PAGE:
Mother Nature was kind to the 150 swimmers and dozens of volunteers who participated in the Friends of the Virgin Islands National Park’s 15th Power Swim.
Unseasonably strong east winds died down and the predicted thunderstorms never appeared, resulting in near ideal conditions for the annual fundraiser held Sunday.
By 11a.m. the results were in, and the swimmers were celebrating at an awards picnic at Trunk Bay. Rob Jones, 53, of Charlottesville, Virginia, came in first among the males participating in the two-mile long course, completing the swim in 46 minutes and 58 seconds. Audrey Moore, 13, of St. Thomas, came in first among the females, with a time of 50 minutes and 16 seconds.
Complete results are posted at the Friends of VINP website.
Usually titled the “Beach to Beach Power Swim,” this year’s event was billed as “The Hurricane Edition” because the course was changed. In previous years, the long course covered 3.5 miles, from Maho Bay to Hawksnest Bay in National Park waters on St. John’s north shore.
The courses for the 2018 swim were designed by V.I. National Park fisheries biologist Jeff Miller, who set a record in 2016 by swimming non-stop around St. John.
This year, FriendsVINP made modifications in deference to the effects of Hurricane Irma, offering only one and two-mile courses that began and ended at Trunk Bay. Participants could choose to swim the course “unassisted” using only goggles, or “assisted” using masks, snorkels, fins, or webbed gloves.
Joe Kessler, Friends of VINP president, said scaling down the event made more sense given that there were fewer swimmers and fewer volunteers than in recent years. As he welcomed swimmers at the starting line, he referred to the event as “the Trunk-ated version.”
Swimmers began the long course by heading upwind through the cut between Trunk Cay and the beach, then north towards Jost Van Dyke; at specially-placed buoys, swimmers turned west and circled around the outside of Johnson’s Reef before cutting back to Trunk Bay beach.
The one-mile course followed a similar plan, but swimmers were directed to stay on the inside of Johnson’s Reef.
Because they had to initially swim into wind, waves, and current, some swimmers found that this year’s long course of two-miles was as challenging as the usual 3.5-mile course which follows the direction of the wind and waves.
Fillemon Wakuwile, 20, who is wheelchair-bound, came in first in his age group in the long course for the second time in two years.
“This year was pretty good; it was shorter, but at the end my goggles were so blurry I couldn’t see the buoys,” said Wakuwile. As viewers yelled to him from the shore, he turned around and retraced his strokes, and the crowd cheered as he crawled up on the shore under the finish line banner.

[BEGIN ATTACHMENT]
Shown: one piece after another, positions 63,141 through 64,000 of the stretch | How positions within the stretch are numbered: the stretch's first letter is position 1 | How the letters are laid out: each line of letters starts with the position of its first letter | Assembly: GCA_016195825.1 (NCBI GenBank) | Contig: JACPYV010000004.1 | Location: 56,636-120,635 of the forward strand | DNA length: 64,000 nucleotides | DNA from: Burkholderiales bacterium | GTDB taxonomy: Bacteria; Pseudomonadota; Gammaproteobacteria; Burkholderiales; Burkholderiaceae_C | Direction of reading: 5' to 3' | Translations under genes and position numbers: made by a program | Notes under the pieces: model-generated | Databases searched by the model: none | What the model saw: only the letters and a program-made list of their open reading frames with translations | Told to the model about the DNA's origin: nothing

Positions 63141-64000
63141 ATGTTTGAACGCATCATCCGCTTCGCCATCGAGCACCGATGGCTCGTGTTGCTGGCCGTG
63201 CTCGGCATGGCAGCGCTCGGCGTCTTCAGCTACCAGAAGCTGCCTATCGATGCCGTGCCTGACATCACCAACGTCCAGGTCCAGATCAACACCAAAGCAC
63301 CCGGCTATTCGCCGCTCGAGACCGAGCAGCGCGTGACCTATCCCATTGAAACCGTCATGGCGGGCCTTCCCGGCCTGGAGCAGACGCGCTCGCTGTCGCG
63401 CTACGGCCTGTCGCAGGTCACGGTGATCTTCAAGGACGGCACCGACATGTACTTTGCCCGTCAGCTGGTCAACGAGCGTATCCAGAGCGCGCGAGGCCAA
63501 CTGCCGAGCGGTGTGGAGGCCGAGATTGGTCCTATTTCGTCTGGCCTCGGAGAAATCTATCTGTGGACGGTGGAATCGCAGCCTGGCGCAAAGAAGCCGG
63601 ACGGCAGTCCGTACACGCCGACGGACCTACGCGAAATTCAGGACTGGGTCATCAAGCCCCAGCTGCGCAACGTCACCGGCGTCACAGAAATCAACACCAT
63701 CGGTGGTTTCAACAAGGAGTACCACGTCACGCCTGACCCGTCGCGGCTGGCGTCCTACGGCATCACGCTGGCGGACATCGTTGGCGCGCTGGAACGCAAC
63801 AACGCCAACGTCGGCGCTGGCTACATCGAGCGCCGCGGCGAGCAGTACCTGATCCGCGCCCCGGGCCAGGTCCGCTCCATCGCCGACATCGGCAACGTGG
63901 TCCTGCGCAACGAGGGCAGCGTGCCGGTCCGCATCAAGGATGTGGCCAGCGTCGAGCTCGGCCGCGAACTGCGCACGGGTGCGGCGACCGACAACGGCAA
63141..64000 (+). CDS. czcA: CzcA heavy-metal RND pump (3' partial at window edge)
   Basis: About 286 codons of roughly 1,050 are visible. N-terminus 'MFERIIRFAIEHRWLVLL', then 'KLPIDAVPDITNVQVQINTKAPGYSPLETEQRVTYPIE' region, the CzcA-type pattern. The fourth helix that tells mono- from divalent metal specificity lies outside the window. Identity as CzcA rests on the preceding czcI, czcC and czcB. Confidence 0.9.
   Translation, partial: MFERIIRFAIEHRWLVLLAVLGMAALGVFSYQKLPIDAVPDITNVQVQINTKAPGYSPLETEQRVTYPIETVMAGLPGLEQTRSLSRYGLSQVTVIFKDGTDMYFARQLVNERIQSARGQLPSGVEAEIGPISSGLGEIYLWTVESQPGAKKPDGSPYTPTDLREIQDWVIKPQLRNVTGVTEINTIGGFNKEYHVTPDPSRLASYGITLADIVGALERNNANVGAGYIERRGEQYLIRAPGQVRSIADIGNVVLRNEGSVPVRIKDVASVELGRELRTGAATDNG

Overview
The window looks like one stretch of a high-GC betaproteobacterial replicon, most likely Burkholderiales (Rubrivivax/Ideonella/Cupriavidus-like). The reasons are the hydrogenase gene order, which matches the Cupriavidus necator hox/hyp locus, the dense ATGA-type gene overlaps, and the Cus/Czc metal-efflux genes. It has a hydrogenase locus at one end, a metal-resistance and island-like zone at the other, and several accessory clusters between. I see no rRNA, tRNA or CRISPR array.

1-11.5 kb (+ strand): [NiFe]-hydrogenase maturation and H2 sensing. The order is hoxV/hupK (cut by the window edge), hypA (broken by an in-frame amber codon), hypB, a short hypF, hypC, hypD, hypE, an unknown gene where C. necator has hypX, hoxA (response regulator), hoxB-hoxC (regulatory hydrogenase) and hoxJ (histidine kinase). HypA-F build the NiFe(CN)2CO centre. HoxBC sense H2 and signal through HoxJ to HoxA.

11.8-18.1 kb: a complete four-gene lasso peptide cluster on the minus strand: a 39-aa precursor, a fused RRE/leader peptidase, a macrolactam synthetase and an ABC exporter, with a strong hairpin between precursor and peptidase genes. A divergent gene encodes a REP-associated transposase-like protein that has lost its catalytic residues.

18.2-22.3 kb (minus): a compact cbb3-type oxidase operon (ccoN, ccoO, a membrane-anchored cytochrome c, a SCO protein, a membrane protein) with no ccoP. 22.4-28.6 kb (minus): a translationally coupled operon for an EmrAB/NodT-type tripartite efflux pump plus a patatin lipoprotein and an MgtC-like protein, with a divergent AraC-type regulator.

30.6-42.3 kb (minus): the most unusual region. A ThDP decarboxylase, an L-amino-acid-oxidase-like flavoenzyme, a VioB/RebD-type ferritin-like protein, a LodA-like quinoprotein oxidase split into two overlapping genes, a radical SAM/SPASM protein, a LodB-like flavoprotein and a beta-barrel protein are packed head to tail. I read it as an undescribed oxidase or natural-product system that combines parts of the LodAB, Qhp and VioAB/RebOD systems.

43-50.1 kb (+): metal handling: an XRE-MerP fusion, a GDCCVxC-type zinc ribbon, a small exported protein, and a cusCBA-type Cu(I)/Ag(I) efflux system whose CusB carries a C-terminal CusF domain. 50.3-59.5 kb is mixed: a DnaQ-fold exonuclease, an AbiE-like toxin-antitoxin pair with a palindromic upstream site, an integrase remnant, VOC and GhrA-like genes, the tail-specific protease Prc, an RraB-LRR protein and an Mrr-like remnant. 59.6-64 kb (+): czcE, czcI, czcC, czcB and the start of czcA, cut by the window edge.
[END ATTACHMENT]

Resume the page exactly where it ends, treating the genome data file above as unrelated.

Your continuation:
Wakuwile was the only male among a dozen members of the St. Thomas Swim Association’s Stingrays to attend the 2018 swim. A number of the young female members placed in their age group.
The youngest swimmer, winning the Nemo Award, was 11-year-old Veronica Leinenbach from St. Thomas. James Weller and Dorothy Buchhagen, both 75, also won recognition from the awards committee.
Although not as many swimmers from St. Croix attended this year, a group of nearly a dozen participants from Puerto Rico signed up days before the event.
This year’s T-shirt, featuring a red-capped swimmer in the water with the hills of St. John in the background, was designed by skipper Daniel Benson.
Swimmers and volunteers were delighted to find that sandwiches, chips, cookies and drinks were being given away. The sale of refreshments following the swim has been an additional source of fundraising, but Kessler said FriendsVINP was unable to charge this year; Redwood Parks Co., which holds the concession for the sale of food at Trunk Bay but has not re-opened its services there, would not give the group permission to sell refreshments. Swimmers were encouraged to make donations.
Kessler thanked the sponsors who came through with donations in spite of hardships this year. He recognized FriendsVINP staff members Tonia Lovejoy and Karen Jarvis, who organized volunteers and publicity, and Lydia Boynes, who arranged for refreshments. He also acknowledged the many volunteers who directed swimmers from kayaks and paddle boards, assisted participants before and after the events, and tallying the results.
He thanked St. John Rescue and the V.I. National Park for providing safety and security.
Kessler said in 2019, the event would operate as it had in previous years, with courses ending in Cinnamon, Trunk, and Hawksnest bays.
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